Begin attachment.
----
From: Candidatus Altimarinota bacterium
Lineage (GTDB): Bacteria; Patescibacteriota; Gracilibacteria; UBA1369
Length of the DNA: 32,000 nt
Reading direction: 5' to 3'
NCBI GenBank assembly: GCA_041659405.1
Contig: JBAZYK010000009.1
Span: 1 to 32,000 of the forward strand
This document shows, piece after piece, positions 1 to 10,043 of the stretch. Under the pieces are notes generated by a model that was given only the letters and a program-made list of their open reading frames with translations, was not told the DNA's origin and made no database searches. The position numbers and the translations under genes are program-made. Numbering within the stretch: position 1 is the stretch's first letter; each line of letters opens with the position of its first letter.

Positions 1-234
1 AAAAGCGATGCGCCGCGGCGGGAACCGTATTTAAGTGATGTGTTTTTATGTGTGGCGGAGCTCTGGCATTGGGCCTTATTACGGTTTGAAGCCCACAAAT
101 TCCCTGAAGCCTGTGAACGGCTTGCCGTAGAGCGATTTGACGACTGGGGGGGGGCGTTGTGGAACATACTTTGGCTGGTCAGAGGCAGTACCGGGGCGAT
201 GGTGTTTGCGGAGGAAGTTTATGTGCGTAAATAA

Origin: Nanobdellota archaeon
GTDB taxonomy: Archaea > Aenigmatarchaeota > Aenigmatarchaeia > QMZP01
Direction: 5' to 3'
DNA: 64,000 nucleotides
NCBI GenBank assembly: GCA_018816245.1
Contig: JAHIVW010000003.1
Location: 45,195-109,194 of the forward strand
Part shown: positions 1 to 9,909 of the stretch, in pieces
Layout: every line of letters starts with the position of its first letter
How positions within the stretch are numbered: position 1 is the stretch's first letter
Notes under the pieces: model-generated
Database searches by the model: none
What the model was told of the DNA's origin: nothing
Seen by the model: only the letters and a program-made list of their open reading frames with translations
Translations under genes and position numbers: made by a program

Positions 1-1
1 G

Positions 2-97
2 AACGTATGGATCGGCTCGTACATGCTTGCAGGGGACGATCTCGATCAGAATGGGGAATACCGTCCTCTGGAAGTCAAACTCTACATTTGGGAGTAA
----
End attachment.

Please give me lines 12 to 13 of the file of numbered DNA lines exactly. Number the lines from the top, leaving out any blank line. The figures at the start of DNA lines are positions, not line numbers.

201 GGTGTTTGCGGAGGAAGTTTATGTGCGTAAATAA

Origin: Nanobdellota archaeon